The dollar plunged by the most since the Federal Reserve announced the start of its Treasury bond-buying program seven years ago, as signs of a slowing U.S. economy helped derail bets on diverging policies between global central banks.
The U.S. currency sank more than 1.7 percent against six of its biggest peers amid concern that growth in the world’s largest economy is cooling. Currency traders are catching up to the bond market, where 10-year yields sank to the lowest in a year Wednesday and futures are sending the strongest signal yet that traders expect the Fed to stand pat this year.
“The currencies market has been at odds with the rates market, and now the rates market is winning,” said Peter Gorra, head of foreign-exchange trading in New York at BNP Paribas SA. “There’s a disconnect where the Fed says it’s four hikes while the market says it’s like 0.7 hike this year — someone is wrong.”
Concern about a global demand slump and policy makers’ response to a slowing growth worldwide has put the $5.3 trillion-a-day market in disarray. The dollar’s pullback this week has reversed all the yen’s decline against the greenback on Friday when Bank of Japan introduced negative interest rates to revive inflation, which is stuck near zero.
The Bloomberg Dollar Spot Index, which tracks the U.S. currency against 10 global peers, slumped 1.6 percent as of 3:13 p.m. in New York. It dropped as much as 1.9 percent, the biggest loss since 2009 when the Fed opened another front in its battle to boost the economy by pledging to buy as much as $300 billion of Treasuries and stepping up purchases of mortgage bonds.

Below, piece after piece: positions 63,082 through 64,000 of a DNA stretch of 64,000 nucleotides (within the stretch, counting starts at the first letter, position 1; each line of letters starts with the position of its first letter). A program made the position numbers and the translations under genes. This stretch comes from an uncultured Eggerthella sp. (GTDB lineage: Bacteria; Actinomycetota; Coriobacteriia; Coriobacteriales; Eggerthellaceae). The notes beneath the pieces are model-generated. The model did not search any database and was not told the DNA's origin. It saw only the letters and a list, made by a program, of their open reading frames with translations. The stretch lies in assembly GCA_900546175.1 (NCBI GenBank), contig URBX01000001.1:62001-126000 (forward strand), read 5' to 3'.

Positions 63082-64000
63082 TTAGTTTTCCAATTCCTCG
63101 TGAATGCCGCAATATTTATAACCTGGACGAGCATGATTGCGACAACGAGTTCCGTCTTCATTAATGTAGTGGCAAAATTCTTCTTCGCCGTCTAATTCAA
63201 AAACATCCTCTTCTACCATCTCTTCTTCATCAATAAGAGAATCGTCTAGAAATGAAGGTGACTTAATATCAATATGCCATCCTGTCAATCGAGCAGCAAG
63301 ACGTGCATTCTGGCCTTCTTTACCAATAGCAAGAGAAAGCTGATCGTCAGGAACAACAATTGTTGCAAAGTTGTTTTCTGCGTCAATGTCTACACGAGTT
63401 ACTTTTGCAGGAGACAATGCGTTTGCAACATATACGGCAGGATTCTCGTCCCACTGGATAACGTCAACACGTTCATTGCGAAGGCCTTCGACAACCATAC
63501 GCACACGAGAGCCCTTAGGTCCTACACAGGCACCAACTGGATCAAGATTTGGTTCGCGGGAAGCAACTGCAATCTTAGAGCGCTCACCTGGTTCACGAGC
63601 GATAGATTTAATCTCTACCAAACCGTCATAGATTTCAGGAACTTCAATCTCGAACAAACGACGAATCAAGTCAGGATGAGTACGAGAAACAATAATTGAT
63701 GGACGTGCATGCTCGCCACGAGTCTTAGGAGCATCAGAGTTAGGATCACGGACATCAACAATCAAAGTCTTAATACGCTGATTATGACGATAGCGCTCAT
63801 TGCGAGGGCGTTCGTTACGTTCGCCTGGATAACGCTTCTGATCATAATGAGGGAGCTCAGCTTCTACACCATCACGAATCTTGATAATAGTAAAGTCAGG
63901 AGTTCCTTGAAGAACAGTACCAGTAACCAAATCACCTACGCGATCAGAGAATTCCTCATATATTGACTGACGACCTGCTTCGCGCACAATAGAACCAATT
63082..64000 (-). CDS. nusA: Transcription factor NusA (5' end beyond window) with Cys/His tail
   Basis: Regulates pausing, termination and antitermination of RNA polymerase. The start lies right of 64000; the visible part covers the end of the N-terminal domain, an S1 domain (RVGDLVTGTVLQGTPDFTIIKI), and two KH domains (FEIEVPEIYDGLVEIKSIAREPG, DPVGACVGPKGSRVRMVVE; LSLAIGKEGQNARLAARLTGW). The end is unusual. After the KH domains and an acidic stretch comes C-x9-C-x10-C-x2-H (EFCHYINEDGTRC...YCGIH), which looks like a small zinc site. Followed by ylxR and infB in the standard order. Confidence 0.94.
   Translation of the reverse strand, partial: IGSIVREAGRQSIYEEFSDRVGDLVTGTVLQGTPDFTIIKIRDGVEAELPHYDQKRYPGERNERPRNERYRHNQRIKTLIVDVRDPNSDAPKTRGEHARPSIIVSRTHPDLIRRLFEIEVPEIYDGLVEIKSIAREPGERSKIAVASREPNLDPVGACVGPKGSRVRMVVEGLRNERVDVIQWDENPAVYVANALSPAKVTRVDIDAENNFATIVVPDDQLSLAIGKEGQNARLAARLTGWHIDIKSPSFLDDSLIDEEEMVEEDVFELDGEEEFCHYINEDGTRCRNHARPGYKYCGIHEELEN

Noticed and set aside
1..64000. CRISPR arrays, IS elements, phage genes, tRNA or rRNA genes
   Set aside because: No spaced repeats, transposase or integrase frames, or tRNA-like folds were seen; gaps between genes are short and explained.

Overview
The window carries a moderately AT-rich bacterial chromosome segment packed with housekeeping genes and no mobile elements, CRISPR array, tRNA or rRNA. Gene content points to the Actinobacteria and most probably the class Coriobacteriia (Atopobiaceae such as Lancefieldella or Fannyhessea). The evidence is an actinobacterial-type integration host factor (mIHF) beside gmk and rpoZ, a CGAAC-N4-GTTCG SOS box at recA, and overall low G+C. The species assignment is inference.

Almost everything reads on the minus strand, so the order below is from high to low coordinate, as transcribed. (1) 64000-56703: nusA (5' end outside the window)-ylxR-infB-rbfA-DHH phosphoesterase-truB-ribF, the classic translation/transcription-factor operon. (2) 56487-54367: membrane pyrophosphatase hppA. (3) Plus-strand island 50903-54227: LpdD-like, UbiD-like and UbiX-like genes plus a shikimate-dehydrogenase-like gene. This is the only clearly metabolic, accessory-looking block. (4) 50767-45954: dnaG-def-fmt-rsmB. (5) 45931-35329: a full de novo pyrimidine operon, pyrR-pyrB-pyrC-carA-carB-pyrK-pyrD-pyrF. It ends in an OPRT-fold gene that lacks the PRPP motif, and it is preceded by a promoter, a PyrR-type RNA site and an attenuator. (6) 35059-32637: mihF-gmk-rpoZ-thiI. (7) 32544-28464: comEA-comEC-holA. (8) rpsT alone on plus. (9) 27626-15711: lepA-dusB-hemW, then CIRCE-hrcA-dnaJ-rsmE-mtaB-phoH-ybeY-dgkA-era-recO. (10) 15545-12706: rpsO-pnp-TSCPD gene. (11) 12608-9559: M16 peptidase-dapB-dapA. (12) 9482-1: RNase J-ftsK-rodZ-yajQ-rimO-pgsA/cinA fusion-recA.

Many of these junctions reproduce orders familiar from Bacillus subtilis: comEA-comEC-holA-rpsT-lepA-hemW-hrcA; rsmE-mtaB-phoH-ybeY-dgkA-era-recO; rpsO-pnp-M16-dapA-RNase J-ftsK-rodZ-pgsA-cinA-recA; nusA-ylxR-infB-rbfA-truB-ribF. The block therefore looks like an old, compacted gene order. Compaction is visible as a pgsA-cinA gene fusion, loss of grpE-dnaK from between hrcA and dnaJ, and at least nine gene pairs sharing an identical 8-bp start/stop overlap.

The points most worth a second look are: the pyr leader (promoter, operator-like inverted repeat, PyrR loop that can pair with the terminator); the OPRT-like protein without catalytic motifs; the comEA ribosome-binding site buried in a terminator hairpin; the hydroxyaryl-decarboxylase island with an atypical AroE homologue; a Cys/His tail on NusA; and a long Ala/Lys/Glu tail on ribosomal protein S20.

The dollar slid 1.8 percent to 117.78 yen, erasing all the gains since the Bank of Japan’s surprise Jan. 29 move to negative interest rates on certain deposits. The greenback fell 1.6 percent to $1.1089 per euro, after sinking to the lowest since October.
New York Fed President William C. Dudley said in an interview with Market News International that policy makers are “acknowledging that things have happened in financial markets and in the flow of the economic data that may be in the process of altering the outlook for growth and the risk to the outlook for growth going forward.”
A report showed U.S. service industries expanded in January at the slowest pace since 2014, dimming the outlook for growth.
The bond market’s balance tipped toward zero rate hikes this year. Futures show traders expect the Fed’s effective rate to reach 0.495 percent by year-end. That level is closer to the current effective overnight rate of 0.38 percent than it is to 0.625 percent, where it may stand if the central bank raises its target range by a quarter-point again, following liftoff from near zero in December.
The January employment report on Feb. 5 may determine whether the dollar selloff will continue. The payroll data will show the U.S. created fewer than 200,000 jobs for the first time since September, according to economists surveyed by Bloomberg.
“Presumably investors are betting that lingering risk-off will stay Fed’s hand when it comes to further tightening,” said Valentin Marinov, head of Group-of-10 currency strategist at Credit Agricole SA’s corporate and investment banking unit in London. “It would take disappointing U.S. data today and Friday to see the dollar coming under sustained selling pressure.”